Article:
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OCLS Shake It!

Orange County Library System
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Problem Statement

According to a recent Pew report, The Rise of the Apps Culture, 35 percent of U.S. adults have software applications or “apps” on their phones. The report also makes the point this is remarkable growth considering that there was no apps culture until two years ago. If libraries hesitate, clearly we may fall too far behind to catch up. The Orange County Library System (OCLS) has already taken steps to embrace these crucial new technologies and stay relevant in an increasingly mobile society. And our patrons have responded!


OCLS Shake IT! is an innovative native app for finding materials on the go; putting a spin on reader’s advisory. This free downloadable app (available through iTunes for iPhone, iPod touch, and iPad) was developed in-house by the Library’s Digital Content Team. Using a randomized “shake” feature, the user can receive materials recommendations for books, audiobooks and DVDs. Material matches can also be customized by locking down the audience, genre, or material format. This allows users to generate a result more specific to their interests. Essentially, OCLS Shake It! creates a virtual browsing shelf. When a match is displayed, the user touches the title to be taken to the mobile catalog where they have access to the title’s availability, ratings, and location as well as the ability to place a hold.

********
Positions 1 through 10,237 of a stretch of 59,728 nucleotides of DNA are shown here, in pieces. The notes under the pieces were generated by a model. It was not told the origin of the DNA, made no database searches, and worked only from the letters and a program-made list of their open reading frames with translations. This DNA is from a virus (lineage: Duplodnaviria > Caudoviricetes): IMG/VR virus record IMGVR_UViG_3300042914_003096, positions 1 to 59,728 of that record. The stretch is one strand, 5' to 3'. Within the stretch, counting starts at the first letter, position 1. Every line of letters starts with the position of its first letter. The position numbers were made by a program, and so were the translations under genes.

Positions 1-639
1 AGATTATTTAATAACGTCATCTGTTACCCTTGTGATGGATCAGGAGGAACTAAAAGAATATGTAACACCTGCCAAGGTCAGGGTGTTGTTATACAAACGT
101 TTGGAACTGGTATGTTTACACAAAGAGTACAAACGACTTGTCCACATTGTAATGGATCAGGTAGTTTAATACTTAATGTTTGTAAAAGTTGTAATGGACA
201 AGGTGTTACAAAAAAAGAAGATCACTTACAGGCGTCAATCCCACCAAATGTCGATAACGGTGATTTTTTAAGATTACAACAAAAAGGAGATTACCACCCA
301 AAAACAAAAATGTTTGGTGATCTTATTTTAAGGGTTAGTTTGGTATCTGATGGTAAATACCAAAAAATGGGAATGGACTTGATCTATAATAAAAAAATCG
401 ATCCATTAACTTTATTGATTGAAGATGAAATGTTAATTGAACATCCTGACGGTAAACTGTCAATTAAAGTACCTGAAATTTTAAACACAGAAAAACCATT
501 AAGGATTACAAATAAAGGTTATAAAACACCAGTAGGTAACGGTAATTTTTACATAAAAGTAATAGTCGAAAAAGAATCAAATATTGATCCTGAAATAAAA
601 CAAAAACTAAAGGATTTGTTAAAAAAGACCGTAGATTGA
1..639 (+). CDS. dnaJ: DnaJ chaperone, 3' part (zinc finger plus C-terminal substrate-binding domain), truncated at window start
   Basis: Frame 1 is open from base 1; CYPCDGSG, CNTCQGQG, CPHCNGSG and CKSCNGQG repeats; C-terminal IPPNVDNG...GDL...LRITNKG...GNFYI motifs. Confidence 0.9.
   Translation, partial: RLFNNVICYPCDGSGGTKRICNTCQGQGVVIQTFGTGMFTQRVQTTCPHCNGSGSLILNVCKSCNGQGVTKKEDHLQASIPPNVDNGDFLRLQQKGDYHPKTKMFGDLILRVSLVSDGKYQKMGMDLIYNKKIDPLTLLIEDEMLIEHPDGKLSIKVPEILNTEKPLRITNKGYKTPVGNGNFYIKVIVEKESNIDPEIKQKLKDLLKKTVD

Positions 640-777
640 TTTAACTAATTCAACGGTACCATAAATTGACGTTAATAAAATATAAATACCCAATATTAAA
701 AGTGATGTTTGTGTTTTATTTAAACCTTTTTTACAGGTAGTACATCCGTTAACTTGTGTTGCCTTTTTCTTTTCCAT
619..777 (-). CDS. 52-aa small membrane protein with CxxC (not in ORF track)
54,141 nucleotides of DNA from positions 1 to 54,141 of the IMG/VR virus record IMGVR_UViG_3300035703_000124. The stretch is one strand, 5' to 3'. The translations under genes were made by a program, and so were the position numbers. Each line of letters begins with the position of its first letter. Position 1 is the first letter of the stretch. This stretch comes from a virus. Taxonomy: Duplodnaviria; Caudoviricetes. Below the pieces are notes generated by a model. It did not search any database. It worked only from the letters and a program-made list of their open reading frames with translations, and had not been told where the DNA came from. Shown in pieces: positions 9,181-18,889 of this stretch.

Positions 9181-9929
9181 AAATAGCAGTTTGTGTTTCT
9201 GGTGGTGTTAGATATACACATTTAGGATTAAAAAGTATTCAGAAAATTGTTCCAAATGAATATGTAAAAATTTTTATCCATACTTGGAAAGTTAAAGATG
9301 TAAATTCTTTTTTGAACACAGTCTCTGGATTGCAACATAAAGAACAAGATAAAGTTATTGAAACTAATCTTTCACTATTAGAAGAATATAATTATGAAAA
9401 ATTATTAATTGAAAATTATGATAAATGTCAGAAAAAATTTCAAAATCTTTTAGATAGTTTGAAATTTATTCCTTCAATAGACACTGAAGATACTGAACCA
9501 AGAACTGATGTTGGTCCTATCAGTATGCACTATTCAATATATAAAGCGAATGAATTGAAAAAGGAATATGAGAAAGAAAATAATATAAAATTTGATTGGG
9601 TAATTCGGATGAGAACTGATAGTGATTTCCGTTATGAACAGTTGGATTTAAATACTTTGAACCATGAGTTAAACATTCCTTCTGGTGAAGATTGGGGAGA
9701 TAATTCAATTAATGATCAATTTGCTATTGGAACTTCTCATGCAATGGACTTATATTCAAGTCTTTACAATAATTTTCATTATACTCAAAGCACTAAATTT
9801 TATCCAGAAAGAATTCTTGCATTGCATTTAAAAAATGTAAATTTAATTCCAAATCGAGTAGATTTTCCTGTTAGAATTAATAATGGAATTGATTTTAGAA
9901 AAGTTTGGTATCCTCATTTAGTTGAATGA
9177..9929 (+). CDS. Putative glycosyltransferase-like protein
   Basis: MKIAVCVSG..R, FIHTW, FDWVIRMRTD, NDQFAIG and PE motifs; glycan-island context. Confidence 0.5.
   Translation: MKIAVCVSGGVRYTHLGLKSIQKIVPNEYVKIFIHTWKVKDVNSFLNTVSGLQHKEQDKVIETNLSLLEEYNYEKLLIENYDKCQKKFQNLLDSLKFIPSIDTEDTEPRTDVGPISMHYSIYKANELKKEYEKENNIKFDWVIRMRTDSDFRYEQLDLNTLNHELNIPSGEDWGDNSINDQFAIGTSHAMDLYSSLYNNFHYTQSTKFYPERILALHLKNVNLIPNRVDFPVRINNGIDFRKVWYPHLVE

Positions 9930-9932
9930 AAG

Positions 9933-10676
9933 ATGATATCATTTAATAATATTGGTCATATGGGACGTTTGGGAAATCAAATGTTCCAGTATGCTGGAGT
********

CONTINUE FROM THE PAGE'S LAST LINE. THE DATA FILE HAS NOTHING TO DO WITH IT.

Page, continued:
OCLS Shake It! went live in Apple’s App Store on July 10, 2010. Since then it has been downloaded over 2,000 times and has received well over 17,000 shakes. Each shake suggesting a title of a book, audiobook or DVD. Work is well underway on an Android version of the app. The app was featured in an article in the Orlando Sentinel on July 14, 2010. It was also highlighted in a USA Today article on libraries and new technologies on October 3, 2010. The lead developer of the app spoke about the development process at the Hand Held Librarian conference on February 23, 2010 and Computers in Libraries conference on March 20, 2010. At these conferences he has provided encouragement to other libraries to develop their own apps.